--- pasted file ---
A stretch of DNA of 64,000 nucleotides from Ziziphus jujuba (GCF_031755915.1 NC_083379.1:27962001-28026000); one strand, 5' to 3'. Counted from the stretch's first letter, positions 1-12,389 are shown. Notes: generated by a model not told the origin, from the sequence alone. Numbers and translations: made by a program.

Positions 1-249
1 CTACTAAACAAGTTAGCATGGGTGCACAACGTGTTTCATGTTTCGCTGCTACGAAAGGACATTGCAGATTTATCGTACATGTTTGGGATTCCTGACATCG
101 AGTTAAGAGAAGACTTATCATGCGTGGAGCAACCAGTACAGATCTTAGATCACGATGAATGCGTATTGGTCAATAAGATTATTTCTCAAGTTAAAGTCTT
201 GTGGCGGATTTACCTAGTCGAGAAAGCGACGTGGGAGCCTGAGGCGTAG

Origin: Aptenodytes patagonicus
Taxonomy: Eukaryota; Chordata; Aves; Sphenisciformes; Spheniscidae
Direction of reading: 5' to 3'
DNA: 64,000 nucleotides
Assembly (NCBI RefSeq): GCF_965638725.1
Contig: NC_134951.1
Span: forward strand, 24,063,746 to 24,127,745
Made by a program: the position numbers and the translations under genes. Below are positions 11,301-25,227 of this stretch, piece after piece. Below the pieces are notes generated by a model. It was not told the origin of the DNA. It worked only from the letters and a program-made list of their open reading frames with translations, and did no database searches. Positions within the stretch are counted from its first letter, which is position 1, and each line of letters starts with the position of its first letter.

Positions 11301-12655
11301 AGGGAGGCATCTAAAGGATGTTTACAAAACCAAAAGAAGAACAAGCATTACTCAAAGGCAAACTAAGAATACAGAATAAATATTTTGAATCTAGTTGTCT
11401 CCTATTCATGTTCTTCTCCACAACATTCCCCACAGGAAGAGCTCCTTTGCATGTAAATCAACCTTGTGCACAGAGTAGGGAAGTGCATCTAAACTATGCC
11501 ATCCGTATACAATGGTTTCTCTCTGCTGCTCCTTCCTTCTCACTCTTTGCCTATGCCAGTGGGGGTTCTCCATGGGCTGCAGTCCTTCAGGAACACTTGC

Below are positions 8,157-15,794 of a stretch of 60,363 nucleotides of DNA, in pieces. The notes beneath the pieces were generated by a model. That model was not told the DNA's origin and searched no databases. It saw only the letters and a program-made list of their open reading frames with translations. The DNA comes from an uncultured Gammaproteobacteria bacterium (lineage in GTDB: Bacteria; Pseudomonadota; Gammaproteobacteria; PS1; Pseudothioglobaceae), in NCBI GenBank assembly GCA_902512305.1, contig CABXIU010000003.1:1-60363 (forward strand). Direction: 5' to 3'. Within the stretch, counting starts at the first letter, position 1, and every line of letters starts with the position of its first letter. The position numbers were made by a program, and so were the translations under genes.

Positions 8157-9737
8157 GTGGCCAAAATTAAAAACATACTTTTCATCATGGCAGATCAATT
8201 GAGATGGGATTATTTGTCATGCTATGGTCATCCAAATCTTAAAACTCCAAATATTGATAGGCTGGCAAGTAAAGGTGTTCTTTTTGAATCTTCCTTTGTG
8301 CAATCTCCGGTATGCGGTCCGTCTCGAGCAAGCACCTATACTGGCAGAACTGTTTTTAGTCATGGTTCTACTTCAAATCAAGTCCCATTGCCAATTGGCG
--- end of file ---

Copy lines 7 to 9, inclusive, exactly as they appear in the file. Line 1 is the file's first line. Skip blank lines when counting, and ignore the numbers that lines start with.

Taxonomy: Eukaryota; Chordata; Aves; Sphenisciformes; Spheniscidae
Direction of reading: 5' to 3'
DNA: 64,000 nucleotides